So yesterday I preached that great passage from 1 Corinthians.

For the word of the cross is folly to those who are perishing, but to us who are being saved it is the power of God. (1 Corinthians 1:18, ESV)

Alexamenos Graffiti:  "Alexander worships his god" which is portrayed as a crucified donkey.
Alexamenos Graffiti: “Alexander worships his god” who is portrayed as a crucified donkey.

The sermon juked and jived around the paradox of God’s foolishness compared with the world’s wisdom.  I put on display ancient Roman graffiti, read from Richard Dawkins, and swiped an idea from Tim Keller.

Warp Factor Jesus?  Engage!
Warp Factor Jesus? Engage!

By the way, Tim Keller is Captain Picard.

The real heart of the sermon, at least what I was trying to convey, is that the accepted worldview of most people rotates around power, money, and pleasure.  The wise thing to do, most people think, is to arrange their life so that they have the most power, money, or pleasure, or all three if possible.  There is a possible fourth goal for people today, and that is fame.  People will do anything to be famous, it seems but I think that is really a subset of power and pleasure.  Most people falsely believe that being famous is synonymous with the good life.  I think they are wrong.  The foolish virtues of the cross, of the gospel, are the opposite of these.  The cross calls us to worship (a laying down of power and control), sacrifice (giving away our resources) and love (wanting others to experience pleasure and joy).

I had to keep hacking the sermon like a lumberjack because it was too long.  One of the issues I wanted to address, but just couldn’t is that the power, money, pleasure business makes a mess of the world, but it also makes a mess when the church adopts it as a strategy.  I firmly believe it is the ruination of a local congregation when it begins to make decisions about its ministry based on power (size, influence), money (can we afford it, look how much we have, how much can we get), and pleasure (we do these ministries because we like them).  Time and time again  churches follow the wisdom of this age which is real foolishness.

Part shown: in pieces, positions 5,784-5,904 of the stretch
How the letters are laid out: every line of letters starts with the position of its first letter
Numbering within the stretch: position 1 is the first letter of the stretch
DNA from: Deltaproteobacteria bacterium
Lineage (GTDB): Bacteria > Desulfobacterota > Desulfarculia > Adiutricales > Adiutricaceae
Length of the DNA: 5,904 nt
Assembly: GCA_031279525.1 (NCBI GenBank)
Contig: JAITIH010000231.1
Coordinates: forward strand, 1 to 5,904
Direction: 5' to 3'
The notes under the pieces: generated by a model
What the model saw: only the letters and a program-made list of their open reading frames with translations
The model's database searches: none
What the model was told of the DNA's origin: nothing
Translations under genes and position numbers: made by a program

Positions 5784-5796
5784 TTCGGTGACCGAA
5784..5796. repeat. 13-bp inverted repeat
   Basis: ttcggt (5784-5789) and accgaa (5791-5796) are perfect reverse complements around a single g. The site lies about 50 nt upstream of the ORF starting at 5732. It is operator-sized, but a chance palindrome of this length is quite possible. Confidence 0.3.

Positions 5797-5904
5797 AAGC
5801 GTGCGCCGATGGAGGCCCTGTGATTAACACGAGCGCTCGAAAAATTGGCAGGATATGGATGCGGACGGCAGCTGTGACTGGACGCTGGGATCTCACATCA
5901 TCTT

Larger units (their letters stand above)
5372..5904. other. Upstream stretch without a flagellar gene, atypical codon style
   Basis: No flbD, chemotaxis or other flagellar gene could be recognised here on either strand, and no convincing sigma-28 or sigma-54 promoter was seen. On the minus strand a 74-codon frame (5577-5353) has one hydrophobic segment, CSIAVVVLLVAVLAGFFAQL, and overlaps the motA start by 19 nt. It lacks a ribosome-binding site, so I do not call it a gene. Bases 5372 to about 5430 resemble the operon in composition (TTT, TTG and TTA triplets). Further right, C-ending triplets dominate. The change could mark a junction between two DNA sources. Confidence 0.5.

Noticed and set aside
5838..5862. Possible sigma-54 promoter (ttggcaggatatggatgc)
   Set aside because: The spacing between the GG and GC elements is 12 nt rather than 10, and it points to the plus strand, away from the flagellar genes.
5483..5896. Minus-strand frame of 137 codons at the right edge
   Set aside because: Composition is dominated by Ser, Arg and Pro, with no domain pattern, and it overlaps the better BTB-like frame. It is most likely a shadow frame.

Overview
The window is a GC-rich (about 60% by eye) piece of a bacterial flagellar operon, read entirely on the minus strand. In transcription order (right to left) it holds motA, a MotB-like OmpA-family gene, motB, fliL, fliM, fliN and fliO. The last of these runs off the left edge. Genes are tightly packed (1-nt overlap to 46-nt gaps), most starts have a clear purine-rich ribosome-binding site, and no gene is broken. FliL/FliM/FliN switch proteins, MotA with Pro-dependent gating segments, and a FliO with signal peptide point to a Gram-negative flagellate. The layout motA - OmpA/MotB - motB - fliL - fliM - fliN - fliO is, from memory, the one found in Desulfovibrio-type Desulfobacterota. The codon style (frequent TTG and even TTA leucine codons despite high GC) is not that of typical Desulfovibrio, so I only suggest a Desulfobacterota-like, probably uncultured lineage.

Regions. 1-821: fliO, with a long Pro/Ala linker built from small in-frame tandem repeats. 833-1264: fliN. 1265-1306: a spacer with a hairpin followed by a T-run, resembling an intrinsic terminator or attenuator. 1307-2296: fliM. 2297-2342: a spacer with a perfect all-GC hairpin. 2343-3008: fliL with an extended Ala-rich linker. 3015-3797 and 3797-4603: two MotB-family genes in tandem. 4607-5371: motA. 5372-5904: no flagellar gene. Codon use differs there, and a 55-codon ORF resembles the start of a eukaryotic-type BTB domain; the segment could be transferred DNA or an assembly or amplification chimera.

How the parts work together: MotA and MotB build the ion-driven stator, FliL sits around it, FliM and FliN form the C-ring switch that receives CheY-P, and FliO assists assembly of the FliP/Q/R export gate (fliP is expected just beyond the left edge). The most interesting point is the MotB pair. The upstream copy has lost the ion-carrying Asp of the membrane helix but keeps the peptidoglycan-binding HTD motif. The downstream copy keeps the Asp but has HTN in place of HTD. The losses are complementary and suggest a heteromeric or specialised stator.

I know that in the past I have been guilty of this trap in leading our congregation.  Our denomination thrives on telling smaller congregations that they must be bigger (power), take in more money (money), and make people feel relevant (pleasure) and I’ve bought that line far too much.  The longer I do ministry and the more I encounter people in need of spiritual vitality the more I have decided that we don’t need bigger churches with more influence, we need churches that make people spiritually bigger and spiritually connected.

If a church gets bigger doing those things, that is fine.  Likewise, a church does need to be wise about the ways of the world and update its ministry and employ tested and validated methods of reaching and engaging people.  However, the goal–the motive–and the reason–these can never ever be to be bigger, richer, or achieve self-gratification.  When those motives creep, revival and reformation is needed.


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